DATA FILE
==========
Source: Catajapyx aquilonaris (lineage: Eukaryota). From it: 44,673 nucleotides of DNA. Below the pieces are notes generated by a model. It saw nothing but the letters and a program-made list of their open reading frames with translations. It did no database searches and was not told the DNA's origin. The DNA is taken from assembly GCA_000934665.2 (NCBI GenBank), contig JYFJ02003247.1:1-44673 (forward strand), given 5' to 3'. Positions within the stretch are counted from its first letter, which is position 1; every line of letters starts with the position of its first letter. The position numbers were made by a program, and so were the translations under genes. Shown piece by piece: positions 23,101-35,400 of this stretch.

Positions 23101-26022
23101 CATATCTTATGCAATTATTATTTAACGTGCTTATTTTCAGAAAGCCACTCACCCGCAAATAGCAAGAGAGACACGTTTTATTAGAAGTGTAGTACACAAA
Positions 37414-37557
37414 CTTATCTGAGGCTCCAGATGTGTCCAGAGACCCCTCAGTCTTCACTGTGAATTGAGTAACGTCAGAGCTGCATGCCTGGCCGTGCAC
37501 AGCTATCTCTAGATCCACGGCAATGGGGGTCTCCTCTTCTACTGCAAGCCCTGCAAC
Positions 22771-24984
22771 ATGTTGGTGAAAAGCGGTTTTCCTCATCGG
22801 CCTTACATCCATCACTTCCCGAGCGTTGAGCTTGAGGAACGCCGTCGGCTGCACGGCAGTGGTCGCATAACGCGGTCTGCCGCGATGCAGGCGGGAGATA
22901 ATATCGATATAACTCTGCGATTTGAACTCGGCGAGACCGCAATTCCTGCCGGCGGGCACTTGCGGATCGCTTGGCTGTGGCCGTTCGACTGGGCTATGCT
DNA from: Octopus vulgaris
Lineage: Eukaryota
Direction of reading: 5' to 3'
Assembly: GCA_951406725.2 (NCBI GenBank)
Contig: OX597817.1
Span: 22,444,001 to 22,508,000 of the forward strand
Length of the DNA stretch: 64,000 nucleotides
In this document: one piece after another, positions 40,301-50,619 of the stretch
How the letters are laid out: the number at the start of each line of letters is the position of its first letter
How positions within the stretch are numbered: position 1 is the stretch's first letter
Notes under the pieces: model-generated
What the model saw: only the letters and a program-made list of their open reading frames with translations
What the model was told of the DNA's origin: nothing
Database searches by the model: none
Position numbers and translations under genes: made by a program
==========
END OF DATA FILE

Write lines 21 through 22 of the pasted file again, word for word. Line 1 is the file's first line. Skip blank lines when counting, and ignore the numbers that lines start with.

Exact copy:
Notes under the pieces: model-generated
What the model saw: only the letters and a program-made list of their open reading frames with translations